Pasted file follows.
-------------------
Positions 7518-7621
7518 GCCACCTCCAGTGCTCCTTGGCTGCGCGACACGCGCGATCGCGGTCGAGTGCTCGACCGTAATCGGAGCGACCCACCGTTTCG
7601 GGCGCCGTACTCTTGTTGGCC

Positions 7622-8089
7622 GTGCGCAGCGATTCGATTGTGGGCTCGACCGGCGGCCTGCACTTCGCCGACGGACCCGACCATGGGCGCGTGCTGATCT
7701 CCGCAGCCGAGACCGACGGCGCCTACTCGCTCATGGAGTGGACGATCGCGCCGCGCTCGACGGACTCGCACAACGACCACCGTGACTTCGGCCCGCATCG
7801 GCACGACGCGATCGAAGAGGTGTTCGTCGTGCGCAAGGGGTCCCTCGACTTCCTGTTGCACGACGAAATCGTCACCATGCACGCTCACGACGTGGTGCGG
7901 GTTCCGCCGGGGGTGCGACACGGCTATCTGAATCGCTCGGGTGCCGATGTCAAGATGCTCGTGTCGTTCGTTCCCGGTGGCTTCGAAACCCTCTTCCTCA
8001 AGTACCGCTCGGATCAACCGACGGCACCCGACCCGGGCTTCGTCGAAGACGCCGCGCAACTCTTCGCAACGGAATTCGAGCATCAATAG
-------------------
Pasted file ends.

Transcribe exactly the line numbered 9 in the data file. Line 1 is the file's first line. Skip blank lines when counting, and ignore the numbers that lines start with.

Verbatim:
8001 AGTACCGCTCGGATCAACCGACGGCACCCGACCCGGGCTTCGTCGAAGACGCCGCGCAACTCTTCGCAACGGAATTCGAGCATCAATAG